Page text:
Dealmaking has continued apace, with deals in the airline and beauty industries. In one of the larger transactions, AIG agreed to sell to Asian units to Prudential Financial for $4.8B. Southwest Airlines landed AirTran for $1.4B in cash and stock, valuing the shares at a premium of 69% over the prior day's closing price. European consumer products giant Unilever checked out beauty care name Alberto Culver for $3.7B in cash.
Government bond markets ended the week little changed as investors acclimatized to the prospect of QE2. Bond yields in both the US and UK are not far from the lows of the summer. The US 10-year yield is holding near 2.5% following a week that included $100B in coupon auctions. The UK 10-year GILT yield slipped back below 3% after the Bank of England's Posen suggested inflation could fall well short of targets without additional quantitative easing.
Weak dollar sentiment continued this week, goaded on by more QE2 speculation. An article in the Wall Street Journal suggested that the Fed may engage in small-scale buying on an ad-hoc basis rather than announcing a large asset purchase program up front, which pressured the greenback against riskier currencies. The euro rallied steadily on a stream of moderately positive economic data and in spite of resurfacing European peripheral debt woes. Early in the week, Moody's downgraded Anglo Irish Bank's subordinated debt, briefly pushing EUR/USD down to weekly lows under the 1.34 level. Gaming the anticipated costs of the Anglo Irish bailout was a major sideshow, but it hardly got in the way of euro strength. The Irish government said the bailout would cost €34.9B in the worst case scenario, only slightly below S&P estimates of more than €35B. The news may have been grim (the costs amount to nearly 35% of Irish GDP) but markets had largely anticipated them. On the plus side, China offered supportive rhetoric for Eurozone debt, pledging to buy Greek paper, while the ECB stepped in and bought Irish bonds. Encouraging German confidence data out mid-week further buoyed the single currency while peripheral spreads narrowed following new austerity measures from Portugal.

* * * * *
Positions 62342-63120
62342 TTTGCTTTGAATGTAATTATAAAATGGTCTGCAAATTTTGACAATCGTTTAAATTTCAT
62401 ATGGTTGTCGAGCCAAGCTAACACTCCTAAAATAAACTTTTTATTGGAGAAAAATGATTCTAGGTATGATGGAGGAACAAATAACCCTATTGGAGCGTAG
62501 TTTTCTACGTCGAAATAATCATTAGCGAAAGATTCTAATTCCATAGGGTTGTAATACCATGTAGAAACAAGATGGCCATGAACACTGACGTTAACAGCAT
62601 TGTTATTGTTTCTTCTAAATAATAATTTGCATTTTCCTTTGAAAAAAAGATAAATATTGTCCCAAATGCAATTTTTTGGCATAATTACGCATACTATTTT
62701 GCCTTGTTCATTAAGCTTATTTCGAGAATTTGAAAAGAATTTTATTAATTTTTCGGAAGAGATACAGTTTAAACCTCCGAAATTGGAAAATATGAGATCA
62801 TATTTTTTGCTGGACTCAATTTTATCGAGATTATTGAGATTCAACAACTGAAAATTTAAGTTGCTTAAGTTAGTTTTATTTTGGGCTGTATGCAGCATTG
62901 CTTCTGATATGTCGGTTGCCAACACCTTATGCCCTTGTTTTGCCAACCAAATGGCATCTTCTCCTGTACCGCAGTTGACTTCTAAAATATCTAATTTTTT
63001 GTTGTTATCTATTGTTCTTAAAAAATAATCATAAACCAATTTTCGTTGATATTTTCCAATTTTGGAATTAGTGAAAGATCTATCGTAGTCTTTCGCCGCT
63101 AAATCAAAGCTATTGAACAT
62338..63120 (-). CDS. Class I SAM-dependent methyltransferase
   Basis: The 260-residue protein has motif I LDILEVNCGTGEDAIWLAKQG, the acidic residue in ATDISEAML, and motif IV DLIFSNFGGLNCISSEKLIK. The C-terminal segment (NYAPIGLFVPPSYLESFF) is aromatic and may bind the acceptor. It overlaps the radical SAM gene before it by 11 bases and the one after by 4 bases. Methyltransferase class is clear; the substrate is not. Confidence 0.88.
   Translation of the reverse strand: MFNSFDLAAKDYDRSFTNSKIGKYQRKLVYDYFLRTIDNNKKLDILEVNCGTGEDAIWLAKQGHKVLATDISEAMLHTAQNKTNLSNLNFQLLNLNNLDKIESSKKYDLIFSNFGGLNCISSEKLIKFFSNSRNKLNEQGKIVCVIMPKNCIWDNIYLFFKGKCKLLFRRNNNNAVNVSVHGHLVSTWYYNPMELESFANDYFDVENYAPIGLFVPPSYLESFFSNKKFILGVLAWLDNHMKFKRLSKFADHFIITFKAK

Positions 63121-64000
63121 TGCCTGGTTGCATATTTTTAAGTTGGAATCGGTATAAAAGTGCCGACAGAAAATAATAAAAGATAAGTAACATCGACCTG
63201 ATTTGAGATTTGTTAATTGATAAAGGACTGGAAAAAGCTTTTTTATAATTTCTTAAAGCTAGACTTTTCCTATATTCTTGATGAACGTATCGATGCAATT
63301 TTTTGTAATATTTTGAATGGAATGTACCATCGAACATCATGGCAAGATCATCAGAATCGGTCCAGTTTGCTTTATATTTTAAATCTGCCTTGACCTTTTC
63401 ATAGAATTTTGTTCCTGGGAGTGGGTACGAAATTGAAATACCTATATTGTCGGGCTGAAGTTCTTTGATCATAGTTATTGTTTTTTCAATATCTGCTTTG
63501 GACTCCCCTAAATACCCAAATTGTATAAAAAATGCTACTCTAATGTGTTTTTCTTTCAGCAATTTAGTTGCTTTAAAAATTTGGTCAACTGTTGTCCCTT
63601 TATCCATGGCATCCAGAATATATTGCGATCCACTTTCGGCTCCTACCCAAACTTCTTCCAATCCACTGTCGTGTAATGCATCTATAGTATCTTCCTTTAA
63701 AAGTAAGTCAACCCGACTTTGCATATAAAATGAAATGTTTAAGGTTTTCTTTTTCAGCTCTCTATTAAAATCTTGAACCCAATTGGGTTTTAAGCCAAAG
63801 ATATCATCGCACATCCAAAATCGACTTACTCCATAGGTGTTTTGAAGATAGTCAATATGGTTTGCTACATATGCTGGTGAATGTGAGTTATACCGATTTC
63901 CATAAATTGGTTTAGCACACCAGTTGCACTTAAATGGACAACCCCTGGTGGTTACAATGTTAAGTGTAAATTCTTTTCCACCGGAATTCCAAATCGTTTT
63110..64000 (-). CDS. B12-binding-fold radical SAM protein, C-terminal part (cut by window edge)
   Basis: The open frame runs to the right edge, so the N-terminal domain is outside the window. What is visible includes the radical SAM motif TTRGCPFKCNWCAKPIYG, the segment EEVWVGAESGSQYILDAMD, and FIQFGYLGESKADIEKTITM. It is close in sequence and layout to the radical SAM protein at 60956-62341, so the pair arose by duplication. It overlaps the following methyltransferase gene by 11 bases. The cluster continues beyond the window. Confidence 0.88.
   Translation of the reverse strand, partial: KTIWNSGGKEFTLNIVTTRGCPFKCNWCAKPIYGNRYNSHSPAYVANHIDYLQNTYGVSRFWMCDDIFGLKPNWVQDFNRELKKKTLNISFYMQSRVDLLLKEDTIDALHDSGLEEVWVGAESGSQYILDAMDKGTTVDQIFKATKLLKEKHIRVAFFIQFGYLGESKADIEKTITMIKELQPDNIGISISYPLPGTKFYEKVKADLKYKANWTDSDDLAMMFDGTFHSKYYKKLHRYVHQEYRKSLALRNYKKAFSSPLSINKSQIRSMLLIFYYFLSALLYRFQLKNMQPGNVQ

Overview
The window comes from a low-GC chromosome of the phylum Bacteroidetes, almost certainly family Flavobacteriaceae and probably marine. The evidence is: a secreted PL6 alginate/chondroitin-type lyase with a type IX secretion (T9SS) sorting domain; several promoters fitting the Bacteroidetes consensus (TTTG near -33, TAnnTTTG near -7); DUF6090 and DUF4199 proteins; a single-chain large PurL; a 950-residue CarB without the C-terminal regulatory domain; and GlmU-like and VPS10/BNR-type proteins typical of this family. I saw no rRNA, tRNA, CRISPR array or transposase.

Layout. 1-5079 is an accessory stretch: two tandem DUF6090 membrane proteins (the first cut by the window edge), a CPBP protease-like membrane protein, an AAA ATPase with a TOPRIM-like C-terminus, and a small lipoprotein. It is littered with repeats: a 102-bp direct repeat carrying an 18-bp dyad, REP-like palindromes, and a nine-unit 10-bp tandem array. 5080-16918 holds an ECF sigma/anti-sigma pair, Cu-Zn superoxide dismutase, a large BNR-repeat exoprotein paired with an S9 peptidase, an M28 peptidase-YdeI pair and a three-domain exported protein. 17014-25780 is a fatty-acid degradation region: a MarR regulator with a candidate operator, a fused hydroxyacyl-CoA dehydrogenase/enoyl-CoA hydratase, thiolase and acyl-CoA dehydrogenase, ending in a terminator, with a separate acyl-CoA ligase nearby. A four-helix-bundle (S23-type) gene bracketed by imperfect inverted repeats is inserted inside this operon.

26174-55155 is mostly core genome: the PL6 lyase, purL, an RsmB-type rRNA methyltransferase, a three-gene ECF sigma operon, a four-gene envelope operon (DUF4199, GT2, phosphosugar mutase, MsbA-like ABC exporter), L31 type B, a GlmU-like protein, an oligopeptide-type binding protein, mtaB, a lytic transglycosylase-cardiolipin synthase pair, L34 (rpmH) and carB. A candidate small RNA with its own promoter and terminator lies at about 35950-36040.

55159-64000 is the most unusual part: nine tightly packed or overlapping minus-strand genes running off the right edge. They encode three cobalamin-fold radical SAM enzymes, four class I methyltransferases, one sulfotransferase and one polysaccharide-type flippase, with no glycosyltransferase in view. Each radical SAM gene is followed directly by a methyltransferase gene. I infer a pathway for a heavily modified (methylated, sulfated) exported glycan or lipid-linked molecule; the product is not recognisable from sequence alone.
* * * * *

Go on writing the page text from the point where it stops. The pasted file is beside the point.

Competitive currency devaluation has come into focus in the weeks following Japan's dive into FX markets. On Monday Brazilian Finance Minister Mantega offered unambiguous commentary on the state of currency markets, warning that the world is engaged in an international "currency war" and reiterated that Brazil will not allow the Real to over appreciate. Evidently the London Telegraph's Ambrose Evans-Pritchard feels Mantega's pain. In a column this week, Evans-Pritchard commented that considerable amounts of stimulus spending and easy money from industrialized Western countries is flowing into emerging markets, forcing emerging market nations to set up direct capital controls in order to slow inflows and keep their currencies from strengthening. Meanwhile, after the US House of Representatives passed a bill seeking to punish China for its weak renminbi, Treasury Secretary Geithner tried to calm the waters by stating the US will not engage in currency war or start a trade war with China.
Sterling was mostly stable, with trading pivoting around the 1.5820 level as UK economic data was mixed but low-impact. Cable reached weekly highs around 1.5902, just before being knocked down to its lows on the week at 1.5670 as BoE Gov Posen offered very dovish commentary, noted that monetary policy must remain aggressive and pledged his support for more QE. The Aussie was capped at the 0.9725 after having reached multi-year highs at 0.9733.
The yen gradually strengthen all week, with USD/JPY bottoming out around 83.1499 at post-intervention lows (recall that the initial BoJ intervention on Sept 15th came after the yen traded below the 83 level). In typically candid comments, former MoF official Sakakibara (aka Mr Yen) declared Japan's currency intervention unsuccessful and noted that the greenback would fall below ¥80 regardless of any action by the MoF. The BoJ will meet next week for its October policy meeting and is expected to announce additional easing steps that will not include intervention.